The differential diagnosis of electrolyte disorders has traditionally been framed in terms of pathophysiology, and analysis of clinical problems has usually proceeded in the same way. However, easier access to rapid-response laboratory analysis has prompted physicians who encounter patients with serious electrolyte abnormalities to try to establish the cause by quickly obtaining further simple tests. In that vein, this article and the algorithms that are presented are intended to assist the preliminary laboratory differential diagnosis of low and high serum levels of sodium, potassium, and calcium.
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Antenatal Bartter Syndrome, Information for Healthcare Workers

In contrast to Classic Bartter Syndrome and Gitelman Syndrome, the Antenatal variant of Bartter Syndrome has both the features of renal tubular hypokalemic alkalosis as well as profound systemic manifestations. Antenatal Bartter Syndrome is characterized by polyhydraminos due to intrauterine polyuria, and premature delivery is common. After birth, life-threatening episodes of fever and dehydration occur secondary to profound polyuria, vomiting, and diarrhea.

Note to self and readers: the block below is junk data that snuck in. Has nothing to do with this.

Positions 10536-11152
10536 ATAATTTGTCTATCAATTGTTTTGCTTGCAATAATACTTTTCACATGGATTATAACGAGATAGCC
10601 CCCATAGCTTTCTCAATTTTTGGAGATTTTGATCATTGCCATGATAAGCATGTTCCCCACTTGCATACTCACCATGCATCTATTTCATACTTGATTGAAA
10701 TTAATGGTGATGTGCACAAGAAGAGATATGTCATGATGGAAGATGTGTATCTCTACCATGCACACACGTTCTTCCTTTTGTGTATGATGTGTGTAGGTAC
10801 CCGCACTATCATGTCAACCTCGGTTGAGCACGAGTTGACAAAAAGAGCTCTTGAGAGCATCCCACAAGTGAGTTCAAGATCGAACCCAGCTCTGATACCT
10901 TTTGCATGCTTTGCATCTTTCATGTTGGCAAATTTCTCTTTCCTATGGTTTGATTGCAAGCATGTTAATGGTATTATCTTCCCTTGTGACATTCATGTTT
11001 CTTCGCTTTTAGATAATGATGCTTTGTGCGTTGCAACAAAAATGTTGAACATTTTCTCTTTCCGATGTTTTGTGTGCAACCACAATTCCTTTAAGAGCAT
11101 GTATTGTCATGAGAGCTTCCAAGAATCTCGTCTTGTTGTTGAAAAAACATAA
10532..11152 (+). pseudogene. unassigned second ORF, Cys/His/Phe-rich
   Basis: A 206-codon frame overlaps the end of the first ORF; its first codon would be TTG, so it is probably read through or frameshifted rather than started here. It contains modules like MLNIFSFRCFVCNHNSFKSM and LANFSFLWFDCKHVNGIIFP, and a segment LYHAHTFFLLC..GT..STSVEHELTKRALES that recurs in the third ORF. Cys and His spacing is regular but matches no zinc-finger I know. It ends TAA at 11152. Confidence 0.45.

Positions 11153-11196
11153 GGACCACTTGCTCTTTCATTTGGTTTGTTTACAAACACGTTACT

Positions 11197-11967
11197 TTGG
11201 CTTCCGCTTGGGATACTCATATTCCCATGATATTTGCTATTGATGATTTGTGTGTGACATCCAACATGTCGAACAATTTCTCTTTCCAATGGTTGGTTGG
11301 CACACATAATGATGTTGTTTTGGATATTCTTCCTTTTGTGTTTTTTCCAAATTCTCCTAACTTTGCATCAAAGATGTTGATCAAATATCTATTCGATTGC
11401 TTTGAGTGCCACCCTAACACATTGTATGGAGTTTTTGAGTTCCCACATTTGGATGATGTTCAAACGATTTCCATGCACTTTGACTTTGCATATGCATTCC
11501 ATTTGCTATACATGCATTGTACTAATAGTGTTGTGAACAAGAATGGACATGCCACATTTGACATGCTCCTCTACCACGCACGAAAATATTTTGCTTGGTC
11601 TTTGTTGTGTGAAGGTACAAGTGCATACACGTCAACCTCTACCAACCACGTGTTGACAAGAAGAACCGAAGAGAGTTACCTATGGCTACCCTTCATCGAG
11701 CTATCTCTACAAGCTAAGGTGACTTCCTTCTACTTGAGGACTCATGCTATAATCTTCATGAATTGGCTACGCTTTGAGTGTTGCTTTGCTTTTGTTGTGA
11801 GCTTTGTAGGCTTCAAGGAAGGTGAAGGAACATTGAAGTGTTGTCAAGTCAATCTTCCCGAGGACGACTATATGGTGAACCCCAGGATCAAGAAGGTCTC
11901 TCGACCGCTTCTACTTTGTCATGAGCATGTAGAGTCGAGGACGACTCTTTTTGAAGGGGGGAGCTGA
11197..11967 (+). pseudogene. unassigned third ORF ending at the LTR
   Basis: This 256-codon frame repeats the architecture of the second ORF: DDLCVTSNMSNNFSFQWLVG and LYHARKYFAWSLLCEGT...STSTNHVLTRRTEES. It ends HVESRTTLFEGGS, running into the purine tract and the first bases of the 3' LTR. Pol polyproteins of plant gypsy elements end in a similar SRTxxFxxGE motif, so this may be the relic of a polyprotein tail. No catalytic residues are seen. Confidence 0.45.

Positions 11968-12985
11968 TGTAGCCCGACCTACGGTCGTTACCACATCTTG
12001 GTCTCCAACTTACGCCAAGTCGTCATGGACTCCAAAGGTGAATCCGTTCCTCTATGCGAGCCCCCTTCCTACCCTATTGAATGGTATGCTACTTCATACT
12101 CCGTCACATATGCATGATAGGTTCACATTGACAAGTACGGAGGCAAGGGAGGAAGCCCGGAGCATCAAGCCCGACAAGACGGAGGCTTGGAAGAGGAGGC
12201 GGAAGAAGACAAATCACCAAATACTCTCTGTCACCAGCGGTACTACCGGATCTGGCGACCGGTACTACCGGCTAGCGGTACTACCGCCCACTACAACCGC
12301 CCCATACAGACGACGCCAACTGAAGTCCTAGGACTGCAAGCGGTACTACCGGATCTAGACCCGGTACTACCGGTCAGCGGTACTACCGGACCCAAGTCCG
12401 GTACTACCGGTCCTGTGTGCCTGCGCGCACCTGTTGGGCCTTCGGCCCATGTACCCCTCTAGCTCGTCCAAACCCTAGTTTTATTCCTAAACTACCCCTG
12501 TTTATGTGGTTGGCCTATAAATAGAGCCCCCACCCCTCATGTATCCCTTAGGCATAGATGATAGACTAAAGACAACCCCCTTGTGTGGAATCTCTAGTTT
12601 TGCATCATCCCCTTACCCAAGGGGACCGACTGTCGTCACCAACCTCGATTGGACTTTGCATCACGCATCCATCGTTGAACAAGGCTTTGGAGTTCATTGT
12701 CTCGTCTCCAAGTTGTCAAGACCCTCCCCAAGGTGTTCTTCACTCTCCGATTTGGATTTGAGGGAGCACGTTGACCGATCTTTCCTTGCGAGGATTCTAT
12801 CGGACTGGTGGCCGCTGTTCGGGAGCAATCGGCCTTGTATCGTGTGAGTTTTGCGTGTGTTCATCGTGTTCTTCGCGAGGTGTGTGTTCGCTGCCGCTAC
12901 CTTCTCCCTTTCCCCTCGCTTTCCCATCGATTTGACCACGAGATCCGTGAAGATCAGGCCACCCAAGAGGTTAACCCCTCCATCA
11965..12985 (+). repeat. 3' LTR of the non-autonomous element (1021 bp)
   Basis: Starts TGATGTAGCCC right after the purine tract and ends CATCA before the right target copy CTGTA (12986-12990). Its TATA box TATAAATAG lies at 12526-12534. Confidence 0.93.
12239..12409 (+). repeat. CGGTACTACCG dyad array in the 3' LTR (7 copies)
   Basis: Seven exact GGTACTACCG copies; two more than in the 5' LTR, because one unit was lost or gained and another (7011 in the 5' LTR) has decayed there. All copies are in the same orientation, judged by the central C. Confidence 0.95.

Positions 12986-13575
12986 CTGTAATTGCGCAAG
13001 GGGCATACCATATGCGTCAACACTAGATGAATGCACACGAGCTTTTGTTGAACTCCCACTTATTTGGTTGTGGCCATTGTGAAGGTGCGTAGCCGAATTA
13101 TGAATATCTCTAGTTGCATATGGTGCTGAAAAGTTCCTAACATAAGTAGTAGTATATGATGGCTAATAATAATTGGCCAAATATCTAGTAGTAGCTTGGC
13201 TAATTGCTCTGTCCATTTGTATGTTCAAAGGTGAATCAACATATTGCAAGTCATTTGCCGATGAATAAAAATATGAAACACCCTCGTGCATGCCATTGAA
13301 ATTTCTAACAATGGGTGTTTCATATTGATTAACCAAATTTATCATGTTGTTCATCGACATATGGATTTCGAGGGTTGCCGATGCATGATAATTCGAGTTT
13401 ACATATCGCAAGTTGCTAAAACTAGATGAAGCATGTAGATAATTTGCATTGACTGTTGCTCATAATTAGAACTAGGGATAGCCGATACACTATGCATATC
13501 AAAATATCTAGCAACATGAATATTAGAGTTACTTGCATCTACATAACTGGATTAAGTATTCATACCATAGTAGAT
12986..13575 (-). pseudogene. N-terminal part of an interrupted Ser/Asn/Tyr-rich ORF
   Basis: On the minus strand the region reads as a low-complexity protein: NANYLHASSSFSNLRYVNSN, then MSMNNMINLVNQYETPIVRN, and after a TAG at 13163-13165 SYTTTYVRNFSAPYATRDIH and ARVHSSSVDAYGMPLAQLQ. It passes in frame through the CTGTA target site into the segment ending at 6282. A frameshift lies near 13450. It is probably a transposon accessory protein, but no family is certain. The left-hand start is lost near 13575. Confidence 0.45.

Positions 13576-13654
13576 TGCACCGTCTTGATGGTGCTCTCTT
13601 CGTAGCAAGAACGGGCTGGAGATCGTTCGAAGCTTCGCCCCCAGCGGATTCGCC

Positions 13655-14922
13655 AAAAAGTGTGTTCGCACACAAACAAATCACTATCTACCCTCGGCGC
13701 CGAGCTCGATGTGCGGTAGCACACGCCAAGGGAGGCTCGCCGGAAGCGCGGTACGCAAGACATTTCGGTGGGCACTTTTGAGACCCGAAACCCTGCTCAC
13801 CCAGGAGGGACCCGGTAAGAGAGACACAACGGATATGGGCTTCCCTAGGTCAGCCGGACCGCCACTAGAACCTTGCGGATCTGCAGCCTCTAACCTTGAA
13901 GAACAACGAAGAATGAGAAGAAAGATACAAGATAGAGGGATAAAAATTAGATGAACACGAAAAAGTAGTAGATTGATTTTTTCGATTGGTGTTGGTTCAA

Severe electrolyte imbalances and marked growth retardation are typical. The majority of these infants also have severe hypercalciuria with associated nephrocalcinosis and osteopenia. Biochemically, these patients are distinguished by marked stimulation of renal and systemic prostaglandin E2 production. Cyclooxygenase inhibitors,eg, Indomethacin, have been shown to reverse all the clinical and laboratory derangements, save for those related to calcium homeostasis.

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Gitelman Syndrome, Information for Healthcare Workers


Gitelman’s Syndrome was discovered in 1966 by Dr Hillel Gitelman. It was discovered that some patients with Bartter’s showed a different myriad of symptoms. Gitelman’s syndrome is also a renal salt wasting disorder but the defective tubule is in the thiazide-sensitive Na-Cl cotransporter in the distal convoluted tubule(DCT). Both disorders are associated with hypokalemia, renal potassium wasting, activation of the renin-angiotensin-aldosterone axis, and normal blood pressure. Unlike patients with Bartters, patients with Gitelman’s syndrome have hypomagnesemia, increased urinary magnesium, and decreased calcium excretion.